It seems that marketers are not alone in being at breaking point during the pandemic, tech professionals are also struggling to get to grips with new ways of working and are in need of wellbeing support as the UK economy starts to open up.
So says a new study by Westfield Health, “Coping after Covid”, which reveals that a fifth (20%) of tech staff are struggling to get to grips with new ways of working and over a third (34%) are getting anxious about work.
While more than two-fifths (44%) of tech professionals felt their mental health had declined during the pandemic, financial services workers were most likely to be in Covid “mental hell”.
Over half (52%) said their mental health had worsened in the past year, followed by manufacturing (48%), professional services (47%) and construction (46%).
When asked what they would like to see from their employer in the next few months to improve their mental health, tech workers asked for extra wellbeing support (33%), mental health support (30%) and long-term changes to the way they work (40%).
The report claims that wellbeing-enhanced productivity could add up to £61bn to the UK economy by 2025, if firms can create effective wellbeing strategies and improve underperforming ones.
Westfield Health chief executive Dave Capper said: “There are hundreds of thousands of wellbeing programmes out there that aren’t giving the most they can to their companies. And as the world of business begins to pick up the pace again, it has never been more pressing to make sure that companies take it upon themselves to care for the mental and physical wellbeing of their employees.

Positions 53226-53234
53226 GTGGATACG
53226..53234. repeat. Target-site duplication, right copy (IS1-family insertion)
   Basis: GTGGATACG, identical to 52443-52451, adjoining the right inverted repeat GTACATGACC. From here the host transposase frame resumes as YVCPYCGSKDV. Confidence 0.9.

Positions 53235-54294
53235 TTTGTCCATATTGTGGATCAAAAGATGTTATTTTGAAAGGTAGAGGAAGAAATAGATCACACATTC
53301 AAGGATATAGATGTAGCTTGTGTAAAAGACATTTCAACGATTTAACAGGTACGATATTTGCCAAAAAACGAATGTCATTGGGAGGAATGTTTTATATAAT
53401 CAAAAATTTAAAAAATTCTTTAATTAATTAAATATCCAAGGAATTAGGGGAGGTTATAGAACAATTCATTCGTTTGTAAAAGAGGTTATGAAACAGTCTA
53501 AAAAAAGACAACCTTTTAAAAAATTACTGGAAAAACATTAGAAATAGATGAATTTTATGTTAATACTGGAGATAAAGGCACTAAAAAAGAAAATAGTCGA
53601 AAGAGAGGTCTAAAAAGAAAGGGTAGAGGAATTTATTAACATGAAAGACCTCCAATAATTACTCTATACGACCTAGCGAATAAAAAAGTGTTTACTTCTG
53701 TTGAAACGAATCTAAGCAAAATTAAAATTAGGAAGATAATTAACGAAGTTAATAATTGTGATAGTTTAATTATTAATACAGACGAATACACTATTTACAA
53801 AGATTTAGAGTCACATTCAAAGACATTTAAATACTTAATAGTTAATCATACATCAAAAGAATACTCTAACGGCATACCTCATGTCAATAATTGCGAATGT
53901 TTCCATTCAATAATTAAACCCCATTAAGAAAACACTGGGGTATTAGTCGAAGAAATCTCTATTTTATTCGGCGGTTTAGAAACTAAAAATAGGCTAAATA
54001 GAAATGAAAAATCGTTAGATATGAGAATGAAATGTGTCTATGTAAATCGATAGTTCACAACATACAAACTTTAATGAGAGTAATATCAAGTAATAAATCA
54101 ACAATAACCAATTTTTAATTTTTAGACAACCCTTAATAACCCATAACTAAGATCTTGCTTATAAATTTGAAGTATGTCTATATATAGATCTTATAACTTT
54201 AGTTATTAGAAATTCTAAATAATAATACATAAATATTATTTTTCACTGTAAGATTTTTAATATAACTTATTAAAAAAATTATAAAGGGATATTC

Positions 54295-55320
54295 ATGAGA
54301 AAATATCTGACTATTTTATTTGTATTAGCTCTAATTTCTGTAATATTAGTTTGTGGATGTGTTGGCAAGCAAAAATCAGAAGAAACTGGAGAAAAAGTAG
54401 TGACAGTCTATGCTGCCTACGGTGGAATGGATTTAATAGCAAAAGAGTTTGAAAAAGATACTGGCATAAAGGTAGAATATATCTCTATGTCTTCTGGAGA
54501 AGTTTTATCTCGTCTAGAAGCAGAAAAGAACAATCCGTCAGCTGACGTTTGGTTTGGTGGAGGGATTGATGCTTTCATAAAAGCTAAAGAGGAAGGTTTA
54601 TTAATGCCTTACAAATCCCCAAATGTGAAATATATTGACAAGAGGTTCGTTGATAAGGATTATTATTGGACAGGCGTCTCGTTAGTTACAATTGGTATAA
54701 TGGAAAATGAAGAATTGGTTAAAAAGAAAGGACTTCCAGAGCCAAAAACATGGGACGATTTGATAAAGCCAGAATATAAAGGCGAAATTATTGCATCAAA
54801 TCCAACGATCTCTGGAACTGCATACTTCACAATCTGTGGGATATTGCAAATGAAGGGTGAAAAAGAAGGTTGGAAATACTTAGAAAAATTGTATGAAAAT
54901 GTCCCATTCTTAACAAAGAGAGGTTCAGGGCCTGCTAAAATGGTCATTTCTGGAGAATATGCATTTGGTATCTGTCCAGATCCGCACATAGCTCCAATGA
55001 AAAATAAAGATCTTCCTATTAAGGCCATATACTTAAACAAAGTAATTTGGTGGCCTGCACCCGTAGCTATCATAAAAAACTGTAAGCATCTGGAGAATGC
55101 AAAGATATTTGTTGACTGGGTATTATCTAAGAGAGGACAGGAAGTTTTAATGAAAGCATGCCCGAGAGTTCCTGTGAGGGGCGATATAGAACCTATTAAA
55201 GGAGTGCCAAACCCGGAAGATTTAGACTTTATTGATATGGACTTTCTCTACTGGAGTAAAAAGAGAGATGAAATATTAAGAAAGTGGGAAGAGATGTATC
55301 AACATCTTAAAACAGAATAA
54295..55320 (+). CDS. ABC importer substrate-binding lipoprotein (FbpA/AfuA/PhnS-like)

“To create a successful wellbeing strategy, we must continue to personalise policies and recognise different individual requirements. In the past 12 months, some have thrived while others have struggled. The different experiences for parents, those on furlough, single people isolating alone, or any number of situations has created a workforce that is united by its division and businesses must prepare for that.
“This data provides boardrooms with a powerful argument for investing time to getting wellbeing right as a core, strategic element to strengthen a company. Happier workers, better retention rates, and higher productivity are outcomes that all businesses want, and wellbeing is crucial to achieving that.”
Last month, a separate study by Sitecore revealed that marketers have been stretched to the limit during the pandemic, with their mental wellbeing also being severely affected.
The study quizzed over 400 UK marketers across all levels of seniority, and found that over half (58%) stated that work negatively impacted their mental health, with senior marketers more affected than their junior colleagues (61% compared to 51%). Layoffs, furloughs and redundancies hit the teams of 30% of UK marketers.
Covid demands stretch marketers ‘to breaking point’
Spooner on…The benefits of signing the woke pledge
Brands go on moral crusade to keep customers on board
Women ‘conditioned to feel less deserving than men’
Most men won’t tackle gender equality, at home or work
Over a fifth of marketers say workplace is not diverse